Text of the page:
move would give them a little over $10 million to play with in free agency
should they decide not to re-sign Crawford or Fizer. Sources claim that the deal
is unlikely to happen, but I thought it was an interesting proposal.

Speaking of the Wizards, they are resisting the sudden surge in interest toward
Kwame Brown. Says one Wizards' source: "Our phone hasn't stopped ringing about
Kwame but we're not moving him. Our investment is just now paying off. Why would
we move him?" What's interesting is that last year the Sonics turned down an
offer of Brown for Vladimir Radmanovic and Brent Barry. Now they're getting
laughed at for proposing it.

Speaking of the Sonics, it appears that the team has finally come to the
realization that it has a small window of opportunity to make something happen
with the expiring contract of Brent Barry and is talking to a number of teams
around the league. One source told Insider on Tuesday that Vladimir Radmanovic's
agent has been pushing for the Sonics to get Radmanovic out of Seattle.

Radmanovic and Barry have the same agent, David Bauman, and he's been making
phone calls of his own trying to find a package that works for the Sonics. With
other assets like Ronald Murray and, to a lesser extent, Jerome James, what's
the hold-up?

One league executive said that the Sonics are asking for too much. "They want a
lot for those guys, and I mean a lot," the exec told Insider. "There's a lot of
interest in that package, but no one's prepared to give up a seven footer or an
all-star for them. I think right now that's what Rick (Sund) feels he needs to
justify the trade. If he sticks to that line of thinking, I don't see anything

Talks with the Bulls, a natural trading partner, have gone nowhere. The Sonics
are insisting that either Eddy Curry or Tyson Chandler be included in any deal.
Paxson is willing to talk, but is only willing to give up Crawford and/or Fizer
in return. Talks with the Pacers (for Al Harrington and Austin Croshere) and the
Wizards (for Kwame and Christian Laettner) are also going nowhere.

The hottest rumor on Tuesday evening had the Sonics talking to the Raptors about
a swap that would send Barry and Radmanovic to Toronto for Donyell Marshall and
Morris Peterson. There was also talk that the trade could be expanded into a
three-way deal with the Blazers. The Raptors have been in the hunt for a center
so that they can move rookie Chris Bosh back to his natural position at power
forward. Under that arrangement, Radmanovic and Barry would head to Portland,
Davis would go Toronto, Marshall and Peterson would head to Seattle and the
Raptors would send Michael Curry and Michael Bradley to the Blazers. However,
the same sources said that the Sonics are concerned that they're not getting
enough in return for Radmanovic.

If Sund can't get what he wants, there shouldn't be any reason to rush into a
trade. Radmanovic, Murray and James will all have value this summer. But still,
with the Sonics in the hunt for a playoff berth and the availability of Barry's
expiring contract, it's hard to believe that the team can't find a deal that
makes sense for them.

One more tidbit worth reporting. Tracy McGrady can not opt out of his contract
this summer. We've talked about this before, but I keep seeing it reported on TV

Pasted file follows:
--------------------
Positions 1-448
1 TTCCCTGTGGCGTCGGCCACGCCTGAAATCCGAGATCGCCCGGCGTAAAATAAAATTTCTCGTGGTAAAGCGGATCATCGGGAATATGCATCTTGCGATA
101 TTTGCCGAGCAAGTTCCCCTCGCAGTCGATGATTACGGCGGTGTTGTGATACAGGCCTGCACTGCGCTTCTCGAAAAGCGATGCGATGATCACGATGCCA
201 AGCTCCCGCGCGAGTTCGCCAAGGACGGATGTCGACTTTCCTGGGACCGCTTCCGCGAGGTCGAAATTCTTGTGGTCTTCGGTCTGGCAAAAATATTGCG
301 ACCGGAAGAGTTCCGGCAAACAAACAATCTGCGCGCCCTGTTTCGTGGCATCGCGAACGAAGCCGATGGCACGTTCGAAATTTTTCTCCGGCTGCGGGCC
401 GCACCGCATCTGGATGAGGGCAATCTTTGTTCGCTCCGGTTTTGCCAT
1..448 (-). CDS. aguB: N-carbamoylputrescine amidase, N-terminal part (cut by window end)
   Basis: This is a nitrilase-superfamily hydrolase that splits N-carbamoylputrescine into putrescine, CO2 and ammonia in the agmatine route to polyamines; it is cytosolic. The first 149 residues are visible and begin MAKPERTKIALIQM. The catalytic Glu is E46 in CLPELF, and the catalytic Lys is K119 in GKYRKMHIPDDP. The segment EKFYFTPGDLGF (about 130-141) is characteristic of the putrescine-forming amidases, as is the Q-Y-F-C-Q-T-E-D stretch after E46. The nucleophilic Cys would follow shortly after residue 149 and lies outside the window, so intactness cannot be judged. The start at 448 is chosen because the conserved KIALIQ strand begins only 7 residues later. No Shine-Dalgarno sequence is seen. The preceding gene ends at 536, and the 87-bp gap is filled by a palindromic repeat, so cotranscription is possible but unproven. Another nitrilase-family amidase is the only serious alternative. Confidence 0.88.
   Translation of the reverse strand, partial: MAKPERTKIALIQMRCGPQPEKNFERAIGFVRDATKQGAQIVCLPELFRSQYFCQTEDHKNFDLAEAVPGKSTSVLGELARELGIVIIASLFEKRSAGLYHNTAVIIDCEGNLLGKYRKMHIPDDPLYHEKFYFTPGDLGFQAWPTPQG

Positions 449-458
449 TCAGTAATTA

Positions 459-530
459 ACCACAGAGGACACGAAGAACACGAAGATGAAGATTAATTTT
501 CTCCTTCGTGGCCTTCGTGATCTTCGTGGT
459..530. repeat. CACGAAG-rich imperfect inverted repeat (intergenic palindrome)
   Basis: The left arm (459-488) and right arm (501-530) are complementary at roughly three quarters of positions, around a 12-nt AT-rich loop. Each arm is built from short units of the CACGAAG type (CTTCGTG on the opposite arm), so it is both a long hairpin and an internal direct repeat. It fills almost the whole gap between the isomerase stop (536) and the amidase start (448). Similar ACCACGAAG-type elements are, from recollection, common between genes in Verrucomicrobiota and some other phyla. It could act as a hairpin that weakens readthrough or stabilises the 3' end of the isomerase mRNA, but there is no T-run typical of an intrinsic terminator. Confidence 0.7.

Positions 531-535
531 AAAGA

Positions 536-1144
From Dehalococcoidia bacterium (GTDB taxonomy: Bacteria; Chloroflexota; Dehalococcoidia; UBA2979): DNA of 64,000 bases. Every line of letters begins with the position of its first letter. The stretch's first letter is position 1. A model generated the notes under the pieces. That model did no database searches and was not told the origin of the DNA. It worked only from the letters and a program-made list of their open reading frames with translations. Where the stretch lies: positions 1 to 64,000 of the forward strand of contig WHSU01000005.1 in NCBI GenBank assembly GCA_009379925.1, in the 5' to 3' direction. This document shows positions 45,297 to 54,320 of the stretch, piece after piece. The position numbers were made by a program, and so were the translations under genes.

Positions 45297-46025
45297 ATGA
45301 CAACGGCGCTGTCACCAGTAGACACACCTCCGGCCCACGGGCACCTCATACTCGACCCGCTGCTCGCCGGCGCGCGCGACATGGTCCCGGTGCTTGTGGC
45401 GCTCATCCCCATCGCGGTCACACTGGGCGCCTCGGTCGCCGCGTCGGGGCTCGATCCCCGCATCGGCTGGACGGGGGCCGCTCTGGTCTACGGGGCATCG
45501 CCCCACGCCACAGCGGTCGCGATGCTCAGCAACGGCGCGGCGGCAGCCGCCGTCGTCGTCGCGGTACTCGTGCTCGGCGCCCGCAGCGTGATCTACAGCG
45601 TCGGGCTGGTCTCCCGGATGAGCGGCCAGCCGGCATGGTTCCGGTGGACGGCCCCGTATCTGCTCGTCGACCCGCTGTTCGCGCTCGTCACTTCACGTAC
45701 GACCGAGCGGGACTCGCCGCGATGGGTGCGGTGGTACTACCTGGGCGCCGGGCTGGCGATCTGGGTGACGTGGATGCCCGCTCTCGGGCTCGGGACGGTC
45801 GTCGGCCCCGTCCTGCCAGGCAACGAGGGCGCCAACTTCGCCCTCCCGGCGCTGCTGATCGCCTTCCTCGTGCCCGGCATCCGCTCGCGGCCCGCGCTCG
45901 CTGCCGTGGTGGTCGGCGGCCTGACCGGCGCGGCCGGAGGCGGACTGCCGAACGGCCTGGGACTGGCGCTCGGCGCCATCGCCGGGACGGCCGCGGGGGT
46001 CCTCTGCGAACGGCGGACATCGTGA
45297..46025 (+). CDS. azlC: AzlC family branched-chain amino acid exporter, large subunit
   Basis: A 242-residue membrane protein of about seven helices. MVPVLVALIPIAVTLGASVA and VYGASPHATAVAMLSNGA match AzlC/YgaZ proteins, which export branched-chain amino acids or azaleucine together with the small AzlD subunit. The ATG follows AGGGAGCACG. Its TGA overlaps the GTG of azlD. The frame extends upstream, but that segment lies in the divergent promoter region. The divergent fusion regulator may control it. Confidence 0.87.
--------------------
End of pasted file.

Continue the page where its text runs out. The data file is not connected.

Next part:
(the Bucks announcers said it 10 times Tuesday night during the Bucks-Magic
game) that he's likely gone this summer. McGrady has an ETO (early termination
option) on his contract after the 2004-05 season -- not this summer.
Around the League

There are a ton of mid-to-smaller deals also making the rounds. Here are the
other things being talked about out there.

The Mavericks have been unusually quiet. That seems to be freaking out a number
of GMs who insisted, without any type of concrete evidence mind you, that the
Mavs were working on something big.

The Magic's Gordan Giricek seems to be a hot name at the moment. Not only is his
salary reasonable ($1.5 million) but he's also a free agent this summer. In
almost every scenario he's being packaged with Tyronn Lue or Juwan Howard. Among
the rumored suitors? The Bulls (offering Fizer for Lue and Giricek), the Pistons
(offering Chucky Atkins), the Jazz (offering Carlos Arroyo and DeShawn
Stevenson) and the Celtics (offering Chris Mills and Chris Mihm for Giricek,
Howard and Pat Garrity).

The speculation running rampant on Tuesday was that the Celtics were going to
send Mills and Mihm to Orlando for Howard, Garrity and Giricek. Obviously it
didn't happen, though one Celtics source remains optimistic that they can
convince the Magic to pull the trigger.

I wonder, however, whether the Jazz wouldn't be a better suitor. Jazz GM Kevin
O'Connor denied interest in Giricek and Lue last week when the rumor first
popped up, but it does make some sense for Utah if Howard got included in the
deal. The Jazz need some frontcourt help in the worst way, and Howard seems like
the perfect type of player for the Jazz's system.

Howard's long-term deal shouldn't hinder the Jazz too much as they'd still be
looking at more than $20 million in cap room even with Howard on the books. If
the Jazz were willing to take Howard, Giricek and Lue along with Andrew DeClercq
and possibly Pat Garrity and be willing to give up Arroyo and Stevenson, that
could make some long-term cap sense for the Magic and give the Jazz some more
tools to work with.

While a deal for Steve Francis isn't going to happen before the deadline, the
Rockets are trying to see whether they can find someone interested in Bostjan
Nachbar, Maurice Taylor and/or Kelvin Cato. With the Celtics looking for more
firepower, and with their two expiring contracts, you can add them to the list
of potential suitors. Ainge is a big fan of Nachbar's. All the Rockets are
looking for is a little more cap flexibility at this point.